All too often school teaches us to “guess and check” when a simple exact calculation would lead to the right answer. Guessing the answer to a one variable equation may not further our mathematical knowledge, but is it possible that guessing can lead to deep insights? According to Sanjoy Mahajan, physicist and author of Street-Fighting Mathematics: The Art of Educated Guessing and Opportunistic Problem Solving [PDF], the answer is yes. He makes the case that by using certain basic problem solving strategies one can avoid rigorous and complicated calculations while the result will be the same. Moreover, these strategies and the solutions that they yield lead to a deep understanding of the subject matter. The book is full of examples from mathematics, engineering, and physics and although some parts require knowledge of calculus, it should be accessible to motivated high school students. As a bonus, it is freely available from MIT Press. Here is a TEDx talk that the author gave illustrating the street-fighting techniques in his book.

Problem Solving Russian Style

math circles book cover
You’ve read about the lack of proper problem solving in schools and you’ve even started thinking about a few recommended nonstandard elementary problems, now what? You could browse the Web looking for puzzles or math olympiad problems, but a much better approach would be to find a source of problems that is structured by topic, ability level, and that has been tested on tens of thousands of students of all backgrounds. Mathematical Circles: Russian Experience is exactly what you need. Most of the topics in this book, including parity, combinatorics, basic number theory, the pigeon hole principle, proof by induction, invariants, and inequalities often appear in math competitions, but the goal of this book is not narrowly focused on competition preparation. In some ways that would be just as bad as “teaching to the test.” The ultimate aim of Mathematical Circles (Russian Experience) is to start with quite simple problems that anyone can solve and then, in bite-size increments, increase the difficulty of the problems until a whole branch of mathematics has been introduced. The selection of the problems, the detailed guide for teachers, and the depth of coverage makes this book stand out among other great problem solving books. It is geared towards middle school and high school teachers who would like to enrich the standard school curriculum, but even regular students who don’t attend math clubs and competitions would benefit. In fact, we would recommend this book as the best form of standardized test preparation. Anyone who can solve at least a few of the problems in each of the sections of the book is, in our experience, ready to tackle the hardest SAT problem. As is typical for Russian math literature there are a few extra fun topics included, such as strategy games, that one rarely encounters in English-language books. If you’re looking for one book that contains a complete problem solving curriculum that has stood the test of time, this is a good place to start.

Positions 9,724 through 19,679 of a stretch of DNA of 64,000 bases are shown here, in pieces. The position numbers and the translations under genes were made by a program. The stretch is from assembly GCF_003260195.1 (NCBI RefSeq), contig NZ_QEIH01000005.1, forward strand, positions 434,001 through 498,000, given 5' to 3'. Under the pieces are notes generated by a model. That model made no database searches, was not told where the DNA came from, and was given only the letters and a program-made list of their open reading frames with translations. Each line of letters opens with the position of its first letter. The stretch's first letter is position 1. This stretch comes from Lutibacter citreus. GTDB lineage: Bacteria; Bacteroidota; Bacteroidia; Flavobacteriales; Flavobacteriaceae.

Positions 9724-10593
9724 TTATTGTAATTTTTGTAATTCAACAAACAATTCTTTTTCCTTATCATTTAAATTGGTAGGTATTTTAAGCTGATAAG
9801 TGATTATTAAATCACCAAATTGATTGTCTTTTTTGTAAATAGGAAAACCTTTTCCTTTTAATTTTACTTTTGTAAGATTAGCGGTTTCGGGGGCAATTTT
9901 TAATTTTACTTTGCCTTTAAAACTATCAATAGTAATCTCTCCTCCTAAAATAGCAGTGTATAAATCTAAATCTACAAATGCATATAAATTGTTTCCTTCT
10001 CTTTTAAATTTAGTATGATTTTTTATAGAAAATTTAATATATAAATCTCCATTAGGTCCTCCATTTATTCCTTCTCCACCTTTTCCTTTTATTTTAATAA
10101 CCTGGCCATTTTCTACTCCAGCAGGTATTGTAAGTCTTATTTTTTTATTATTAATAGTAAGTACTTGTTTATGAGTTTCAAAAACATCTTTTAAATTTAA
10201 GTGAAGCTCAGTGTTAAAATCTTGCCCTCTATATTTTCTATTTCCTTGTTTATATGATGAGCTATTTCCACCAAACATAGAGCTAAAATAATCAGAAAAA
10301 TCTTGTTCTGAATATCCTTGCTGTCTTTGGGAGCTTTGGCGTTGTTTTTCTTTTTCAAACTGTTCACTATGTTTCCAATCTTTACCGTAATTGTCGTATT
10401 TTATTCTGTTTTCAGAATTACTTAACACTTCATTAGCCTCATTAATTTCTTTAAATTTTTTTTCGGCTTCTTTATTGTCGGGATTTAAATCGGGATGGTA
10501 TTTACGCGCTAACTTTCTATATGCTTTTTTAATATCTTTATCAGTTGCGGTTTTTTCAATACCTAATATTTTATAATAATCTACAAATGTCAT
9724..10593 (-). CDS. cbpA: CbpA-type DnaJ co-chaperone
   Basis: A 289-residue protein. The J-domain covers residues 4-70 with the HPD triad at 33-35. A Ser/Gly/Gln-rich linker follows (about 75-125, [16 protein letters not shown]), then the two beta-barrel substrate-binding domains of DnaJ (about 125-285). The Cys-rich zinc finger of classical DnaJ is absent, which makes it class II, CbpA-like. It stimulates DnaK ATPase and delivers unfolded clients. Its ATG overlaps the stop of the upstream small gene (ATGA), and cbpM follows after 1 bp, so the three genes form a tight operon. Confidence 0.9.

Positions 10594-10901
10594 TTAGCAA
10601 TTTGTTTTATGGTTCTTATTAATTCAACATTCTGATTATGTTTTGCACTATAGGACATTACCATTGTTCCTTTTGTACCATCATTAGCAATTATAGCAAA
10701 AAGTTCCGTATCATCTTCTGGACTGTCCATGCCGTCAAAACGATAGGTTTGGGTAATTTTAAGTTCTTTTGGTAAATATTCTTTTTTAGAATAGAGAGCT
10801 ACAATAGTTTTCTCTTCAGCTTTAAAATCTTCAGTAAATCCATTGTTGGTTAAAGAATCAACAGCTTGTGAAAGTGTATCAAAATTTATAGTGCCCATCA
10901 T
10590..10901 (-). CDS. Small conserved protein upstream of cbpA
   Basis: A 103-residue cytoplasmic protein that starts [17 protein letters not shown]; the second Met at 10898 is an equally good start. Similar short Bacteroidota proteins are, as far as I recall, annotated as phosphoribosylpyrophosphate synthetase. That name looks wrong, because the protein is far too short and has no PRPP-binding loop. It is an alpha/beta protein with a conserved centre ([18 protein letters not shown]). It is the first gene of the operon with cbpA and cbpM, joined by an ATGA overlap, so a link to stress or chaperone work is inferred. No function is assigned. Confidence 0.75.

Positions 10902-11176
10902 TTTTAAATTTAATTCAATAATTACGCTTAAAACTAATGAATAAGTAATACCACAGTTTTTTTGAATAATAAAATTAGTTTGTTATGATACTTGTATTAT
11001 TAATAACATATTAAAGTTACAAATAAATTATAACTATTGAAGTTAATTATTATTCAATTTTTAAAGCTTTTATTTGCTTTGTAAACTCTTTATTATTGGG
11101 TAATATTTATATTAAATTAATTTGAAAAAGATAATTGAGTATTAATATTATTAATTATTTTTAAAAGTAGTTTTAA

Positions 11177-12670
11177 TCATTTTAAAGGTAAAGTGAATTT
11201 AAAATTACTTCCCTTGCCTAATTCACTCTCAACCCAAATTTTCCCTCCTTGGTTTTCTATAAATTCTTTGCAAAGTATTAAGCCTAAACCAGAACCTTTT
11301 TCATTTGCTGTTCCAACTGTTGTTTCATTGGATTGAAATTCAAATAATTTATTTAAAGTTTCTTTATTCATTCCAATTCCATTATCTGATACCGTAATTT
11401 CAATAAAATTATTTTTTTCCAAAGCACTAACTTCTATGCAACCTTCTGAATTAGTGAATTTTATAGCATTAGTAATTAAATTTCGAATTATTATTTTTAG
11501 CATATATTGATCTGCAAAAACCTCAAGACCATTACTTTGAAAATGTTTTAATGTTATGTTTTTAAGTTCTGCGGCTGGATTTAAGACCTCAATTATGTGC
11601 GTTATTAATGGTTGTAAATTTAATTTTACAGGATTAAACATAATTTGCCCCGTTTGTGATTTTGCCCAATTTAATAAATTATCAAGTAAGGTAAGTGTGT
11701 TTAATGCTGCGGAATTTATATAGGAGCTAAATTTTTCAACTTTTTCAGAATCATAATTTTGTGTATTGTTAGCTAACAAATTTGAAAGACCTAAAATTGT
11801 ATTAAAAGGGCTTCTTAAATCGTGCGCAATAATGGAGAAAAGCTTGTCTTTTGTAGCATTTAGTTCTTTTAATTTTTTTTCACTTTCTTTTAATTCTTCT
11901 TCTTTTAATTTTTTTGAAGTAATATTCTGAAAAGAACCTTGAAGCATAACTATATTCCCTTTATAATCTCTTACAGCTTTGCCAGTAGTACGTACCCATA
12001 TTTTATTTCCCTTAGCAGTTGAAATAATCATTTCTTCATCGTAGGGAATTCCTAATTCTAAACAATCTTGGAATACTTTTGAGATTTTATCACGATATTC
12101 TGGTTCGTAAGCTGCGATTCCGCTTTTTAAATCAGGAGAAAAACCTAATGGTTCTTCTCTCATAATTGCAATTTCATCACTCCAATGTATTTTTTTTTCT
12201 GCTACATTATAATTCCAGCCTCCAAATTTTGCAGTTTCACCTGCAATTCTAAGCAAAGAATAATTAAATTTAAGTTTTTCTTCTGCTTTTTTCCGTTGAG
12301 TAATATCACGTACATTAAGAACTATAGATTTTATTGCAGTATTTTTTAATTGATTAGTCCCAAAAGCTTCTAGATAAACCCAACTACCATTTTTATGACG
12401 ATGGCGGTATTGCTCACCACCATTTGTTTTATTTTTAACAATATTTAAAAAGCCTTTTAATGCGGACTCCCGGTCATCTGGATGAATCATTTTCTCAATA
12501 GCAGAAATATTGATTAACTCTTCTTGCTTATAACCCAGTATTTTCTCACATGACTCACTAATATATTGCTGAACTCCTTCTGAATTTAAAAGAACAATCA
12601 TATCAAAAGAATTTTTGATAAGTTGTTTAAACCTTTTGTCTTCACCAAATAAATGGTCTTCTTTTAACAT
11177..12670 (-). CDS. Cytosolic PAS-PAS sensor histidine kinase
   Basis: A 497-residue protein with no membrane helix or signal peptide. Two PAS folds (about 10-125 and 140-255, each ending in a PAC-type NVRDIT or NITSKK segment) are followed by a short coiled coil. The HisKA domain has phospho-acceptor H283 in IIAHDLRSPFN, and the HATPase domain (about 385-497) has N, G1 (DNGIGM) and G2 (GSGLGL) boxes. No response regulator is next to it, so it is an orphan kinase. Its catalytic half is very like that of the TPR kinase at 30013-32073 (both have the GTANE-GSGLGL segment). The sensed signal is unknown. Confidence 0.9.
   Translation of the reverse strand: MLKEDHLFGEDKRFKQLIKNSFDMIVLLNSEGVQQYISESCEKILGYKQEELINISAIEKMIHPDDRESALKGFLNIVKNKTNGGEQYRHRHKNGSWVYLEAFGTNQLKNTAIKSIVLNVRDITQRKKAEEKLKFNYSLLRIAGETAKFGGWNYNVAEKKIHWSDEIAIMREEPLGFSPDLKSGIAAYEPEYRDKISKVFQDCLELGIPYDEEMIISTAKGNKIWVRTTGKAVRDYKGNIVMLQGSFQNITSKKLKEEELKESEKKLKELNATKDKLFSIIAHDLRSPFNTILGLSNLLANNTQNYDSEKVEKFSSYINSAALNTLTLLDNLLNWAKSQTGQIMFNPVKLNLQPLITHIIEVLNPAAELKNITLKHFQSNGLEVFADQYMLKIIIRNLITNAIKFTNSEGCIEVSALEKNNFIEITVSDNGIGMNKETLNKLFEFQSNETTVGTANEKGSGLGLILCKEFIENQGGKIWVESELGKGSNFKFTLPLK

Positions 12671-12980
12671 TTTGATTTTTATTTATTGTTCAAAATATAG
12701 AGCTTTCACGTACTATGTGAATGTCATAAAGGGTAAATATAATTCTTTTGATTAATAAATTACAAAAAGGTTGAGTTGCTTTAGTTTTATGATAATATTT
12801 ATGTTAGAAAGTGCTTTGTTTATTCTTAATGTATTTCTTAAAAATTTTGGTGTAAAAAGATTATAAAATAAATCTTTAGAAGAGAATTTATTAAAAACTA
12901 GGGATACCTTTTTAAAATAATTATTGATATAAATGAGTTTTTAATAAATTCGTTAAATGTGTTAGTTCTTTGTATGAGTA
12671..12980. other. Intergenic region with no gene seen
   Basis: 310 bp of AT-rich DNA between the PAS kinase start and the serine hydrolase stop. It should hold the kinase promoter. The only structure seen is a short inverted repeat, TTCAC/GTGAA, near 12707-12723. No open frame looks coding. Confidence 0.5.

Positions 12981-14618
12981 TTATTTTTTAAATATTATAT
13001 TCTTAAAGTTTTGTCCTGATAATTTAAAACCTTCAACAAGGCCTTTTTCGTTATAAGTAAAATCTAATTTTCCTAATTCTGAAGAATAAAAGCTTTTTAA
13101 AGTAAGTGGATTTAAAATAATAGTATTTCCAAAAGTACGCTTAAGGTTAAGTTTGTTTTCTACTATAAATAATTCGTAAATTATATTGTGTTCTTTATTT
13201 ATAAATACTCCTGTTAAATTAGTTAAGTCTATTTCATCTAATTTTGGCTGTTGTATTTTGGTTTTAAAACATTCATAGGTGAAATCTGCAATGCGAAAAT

12 Elementary Math Problems that Capture the Essence of Mathematical Thinking

girl solving problem

One of the most abused terms in mathematics education is problem solving. The term has been hijacked to mean anything from plugging numbers into the quadratic formula to repeating the same steps over and over again when calculating a derivative in calculus class. Neither of these activities could be further from the work of real mathematics, but what kind of problem solving constitutes true mathematical thinking? Alexandre Borovik and Tony Gardiner, both practicing mathematicians, provide a compelling answer in their paper: A Dozen Problems. These twelve problems are accessible even to elementary school students, yet they convey the archetypal paradigms of genuine mathematical thinking. The problems don’t require much mathematical background, certainly nothing beyond the regular school curriculum, but some of them require a good deal of mathematical sophistication. Most of these problems are part of the classical canon of math problems in Russian math literature and have been used in thousands of extracurricular math programs in Russia and the former Soviet Union. This paper is a good starting point if you’re interested in expanding your mathematical horizons beyond the regular school curriculum but are intimidated by difficult olympiad problems that require extensive extracurricular math knowledge.

(Photo credit: Kathy Cassidy)